School of Environment

GEOLOGY 754 Pure and Applied Sedimentology


About the course

The purpose of this course is to develop your sedimentological knowledge and research skills to an advanced level.  You will make careful observations of a range of sedimentary data (logs, outcrop and seismic), followed by well-constrained, detailed interpretations and finally develop logically consistent interpretations of depositional environments and controls.

Given that 75% of exposed rocks on Earth’s surface are sedimentary, your ability to interpret them plays an important role as a geoscientist.

You might also want to note that:

  • Most of the world’s hydrocarbons are found in sedimentary rocks.
  • Most groundwater resides in sediments and sedimentary rocks.
  • Many natural ore bodies (gold, copper, silver, iron etc) occupy sedimentary strata.
  • Engineering geology and geotechnical engineering require a good understanding of sediment types below ground and a high level of logging competency.
  • Pyroclastic volcanic rocks are just sedimentary rocks deposited hot and fast.
  • The record of Earth’s past climate resides almost exclusively in sedimentary rocks.
  • Most fossils are contained within sedimentary rocks and hence aid palaeo-environmental interpretations.

So, an understanding of sedimentology and stratigraphy is not just academic.


This is a learning and research-centred course directed at developing an advanced understanding of sedimentology.  The course is divided into four research themes, which will incrementally become more complex, allowing you to develop your sedimentological knowledge and research skills, with time.  The course is delivered to you via a series of lectures, practical exercises, literature seminars and fieldtrips (x2).  A range of sedimentological datasets are utilized including 1D log data, 2D and 3D outcrop data and seismic reflection data.  Topics include: facies analysis, deltas, turbidites, slumps, debrites and seismic stratigraphy.

Learning Outcomes

The course objectives are:

  • To attain a high level of competency in sedimentary data collection from a range of sources including cores, outcrop, logs, correlation diagrams and reflection seismic cross-sections.
  • To use first principles to derive well-constrained, detailed, flow-process interpretations.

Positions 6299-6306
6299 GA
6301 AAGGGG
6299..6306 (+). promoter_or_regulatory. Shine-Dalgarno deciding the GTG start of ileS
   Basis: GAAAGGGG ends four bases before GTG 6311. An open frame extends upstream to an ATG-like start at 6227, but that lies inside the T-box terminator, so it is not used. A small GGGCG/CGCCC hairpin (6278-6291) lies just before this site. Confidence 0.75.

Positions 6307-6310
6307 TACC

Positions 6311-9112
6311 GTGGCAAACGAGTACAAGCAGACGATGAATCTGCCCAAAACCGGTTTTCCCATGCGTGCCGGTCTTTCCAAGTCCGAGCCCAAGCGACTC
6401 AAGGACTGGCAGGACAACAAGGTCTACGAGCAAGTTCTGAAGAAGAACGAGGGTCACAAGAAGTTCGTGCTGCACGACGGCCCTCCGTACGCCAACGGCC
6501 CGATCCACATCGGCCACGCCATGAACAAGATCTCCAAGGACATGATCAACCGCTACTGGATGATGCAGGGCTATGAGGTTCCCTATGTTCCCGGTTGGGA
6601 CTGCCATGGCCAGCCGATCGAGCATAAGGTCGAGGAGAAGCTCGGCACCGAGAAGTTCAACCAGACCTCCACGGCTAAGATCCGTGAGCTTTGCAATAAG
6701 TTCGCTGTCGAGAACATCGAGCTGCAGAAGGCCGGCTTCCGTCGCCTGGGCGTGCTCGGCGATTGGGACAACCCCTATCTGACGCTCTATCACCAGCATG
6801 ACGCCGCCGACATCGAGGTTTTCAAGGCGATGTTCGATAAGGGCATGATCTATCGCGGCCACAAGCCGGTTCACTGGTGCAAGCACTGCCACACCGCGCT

• To have the ability to develop internally consistent hypotheses of depositional environments and their evolution in space in time.
  • To have knowledge of contemporary facies models and the latest literature in deltaic and marine depositional systems.


Photo 1. Montage of fieldwork images from the 2010 trip.

Teaching staff

Dr Lorna Strachan –, room 1007

Course outline

The course is divided into 4 themes:




Facies model development from 2D data

Observation and interpretation of primary and secondary sedimentary structures, flow process and environmental interpretations, facies correlations, reconstruction of depositional environmental, deltaic facies models (from outcrop, modern and seismic data)

Focus: Deltas.  Deriving an environmental interpretation from 1D or 2D data

Outcrop derived flow process facies models

Observation and interpretation of outcrop data, lithofacies development, sedimentary logging, lateral correlation, depositional elements,  bed architectures, data analysis, flow process interpretations,  deep marine depositional systems.

Focus: Interpreting flow processes from outcrop data.  Turbidites, Debrites.

Depositional environment model from outcrop

Provenance analysis, palaeocurrent analysis, soft-sediment deformation fold and fault analysis, environmental facies model development in structurally complex strata, Waitemata Basin

Focus: Reconstruction of environment of deposition from outcrop data. Remobilization, Waitemata Basin.

Sedimentation and tectonics

Seismic stratigraphy, seismic facies, basin-scale sedimentary architecture, allocyclic and autocyclic controls on sedimentation, deltaic, coastal, slope, volcaniclastic and turbidite depositional systems. Northland Basin.

Focus: Basin scale sedimentary evolution, facies models.


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